One of the items on tap for the FCC’s June 7 public meeting is a draft proposed rulemaking that addresses access arbitrage abuse of the intercarrier compensation (IC) system. The IC system is premised on the basic idea that rural local exchange carriers have small customer bases and correspondingly small amounts of per-minute traffic that are terminated on their networks. As the Commission’s proposal observes:
Access stimulation (also known as traffic pumping) occurs when a local exchange carrier (LEC) with relatively-high switched access rates enters into an arrangement to terminate calls—often in a remote area—for an entity with a high call volume operation, such as a chat line, adult entertainment calls, and “free” conference calls, collectively high call volume services.
Access stimulation thereby takes advantage of the IC system. Back in 2010, my blog post briefly explained: "FCC Needs Fast-Track Fix to Stop Traffic Pumping." The Commission made such fixes as part of its USF/ICC Transformation Order (2011). However, the Commission’s proposal points out that such arbitrage still takes place:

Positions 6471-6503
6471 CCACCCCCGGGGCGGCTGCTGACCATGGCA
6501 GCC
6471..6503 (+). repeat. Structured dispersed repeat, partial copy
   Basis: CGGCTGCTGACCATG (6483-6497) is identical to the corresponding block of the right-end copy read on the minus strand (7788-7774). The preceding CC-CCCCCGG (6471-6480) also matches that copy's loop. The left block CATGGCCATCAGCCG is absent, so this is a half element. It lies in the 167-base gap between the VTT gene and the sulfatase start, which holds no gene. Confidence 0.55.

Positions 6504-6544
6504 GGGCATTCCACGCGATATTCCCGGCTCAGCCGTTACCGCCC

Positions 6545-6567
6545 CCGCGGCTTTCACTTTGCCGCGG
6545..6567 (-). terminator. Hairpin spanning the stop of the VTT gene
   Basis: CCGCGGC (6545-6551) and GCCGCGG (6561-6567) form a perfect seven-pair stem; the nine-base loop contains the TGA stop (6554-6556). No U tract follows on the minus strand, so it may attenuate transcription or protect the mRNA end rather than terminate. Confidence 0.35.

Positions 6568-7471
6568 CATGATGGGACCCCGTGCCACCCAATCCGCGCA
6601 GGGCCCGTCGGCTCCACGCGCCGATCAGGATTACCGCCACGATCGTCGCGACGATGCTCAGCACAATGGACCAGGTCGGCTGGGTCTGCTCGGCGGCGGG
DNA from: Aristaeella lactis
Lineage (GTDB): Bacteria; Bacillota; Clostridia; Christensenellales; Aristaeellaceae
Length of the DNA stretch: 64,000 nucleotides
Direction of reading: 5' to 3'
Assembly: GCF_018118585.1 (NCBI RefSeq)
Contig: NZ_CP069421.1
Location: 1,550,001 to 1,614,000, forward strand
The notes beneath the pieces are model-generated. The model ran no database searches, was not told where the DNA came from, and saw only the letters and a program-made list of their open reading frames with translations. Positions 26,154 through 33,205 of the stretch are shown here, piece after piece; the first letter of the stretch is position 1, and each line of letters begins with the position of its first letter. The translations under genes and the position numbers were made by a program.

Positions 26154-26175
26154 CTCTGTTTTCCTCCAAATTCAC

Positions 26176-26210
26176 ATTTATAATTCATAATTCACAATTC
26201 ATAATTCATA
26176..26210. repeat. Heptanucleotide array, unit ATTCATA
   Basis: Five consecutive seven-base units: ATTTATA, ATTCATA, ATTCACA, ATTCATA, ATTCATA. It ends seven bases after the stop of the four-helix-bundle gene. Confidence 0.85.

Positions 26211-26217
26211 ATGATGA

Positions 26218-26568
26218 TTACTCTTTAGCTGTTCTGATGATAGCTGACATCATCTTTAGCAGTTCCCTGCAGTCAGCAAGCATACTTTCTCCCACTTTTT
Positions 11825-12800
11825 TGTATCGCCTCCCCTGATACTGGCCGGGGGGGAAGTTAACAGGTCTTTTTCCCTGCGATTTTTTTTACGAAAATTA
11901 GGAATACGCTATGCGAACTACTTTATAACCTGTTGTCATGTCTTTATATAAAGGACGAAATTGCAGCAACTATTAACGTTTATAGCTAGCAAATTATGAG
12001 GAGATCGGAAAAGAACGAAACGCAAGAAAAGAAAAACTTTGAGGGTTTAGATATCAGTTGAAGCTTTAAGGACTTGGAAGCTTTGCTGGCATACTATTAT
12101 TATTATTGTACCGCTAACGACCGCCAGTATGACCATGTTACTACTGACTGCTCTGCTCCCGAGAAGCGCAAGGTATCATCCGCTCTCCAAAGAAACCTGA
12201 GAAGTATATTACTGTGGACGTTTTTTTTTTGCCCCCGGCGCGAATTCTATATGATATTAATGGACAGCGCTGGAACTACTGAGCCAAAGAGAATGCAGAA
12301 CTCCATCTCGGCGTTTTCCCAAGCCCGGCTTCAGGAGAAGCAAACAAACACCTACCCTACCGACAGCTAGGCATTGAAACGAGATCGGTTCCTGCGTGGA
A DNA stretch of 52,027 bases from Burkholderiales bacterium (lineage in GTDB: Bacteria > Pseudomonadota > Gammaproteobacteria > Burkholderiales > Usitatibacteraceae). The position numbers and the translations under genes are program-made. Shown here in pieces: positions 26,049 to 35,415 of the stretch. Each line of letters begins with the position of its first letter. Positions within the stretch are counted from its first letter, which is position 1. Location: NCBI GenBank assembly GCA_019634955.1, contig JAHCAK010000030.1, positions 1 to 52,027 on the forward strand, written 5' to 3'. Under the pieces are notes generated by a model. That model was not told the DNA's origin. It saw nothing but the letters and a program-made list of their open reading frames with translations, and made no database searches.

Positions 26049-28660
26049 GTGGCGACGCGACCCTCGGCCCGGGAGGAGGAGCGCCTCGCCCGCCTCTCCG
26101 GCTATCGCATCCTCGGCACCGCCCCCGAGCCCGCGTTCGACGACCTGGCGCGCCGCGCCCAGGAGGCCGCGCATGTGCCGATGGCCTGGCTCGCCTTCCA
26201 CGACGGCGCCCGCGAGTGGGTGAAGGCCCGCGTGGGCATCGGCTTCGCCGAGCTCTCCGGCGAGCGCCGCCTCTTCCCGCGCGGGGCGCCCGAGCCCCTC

To circumvent the Commission’s rules, access-stimulating LECs have adjusted their practices, and now they support such services by interposing intermediate providers of switched access service not subject to the Commission’s existing access stimulation rules in the call route, thereby increasing the access charges interexchange carriers (IXCs) must pay.
The Commission’s draft proposal seeks “to eliminate financial incentives to engage in access stimulation.” This draft proposal seeks a worthy end in eliminating new access arbitrage methods, and the Commission should approve its release for public comment.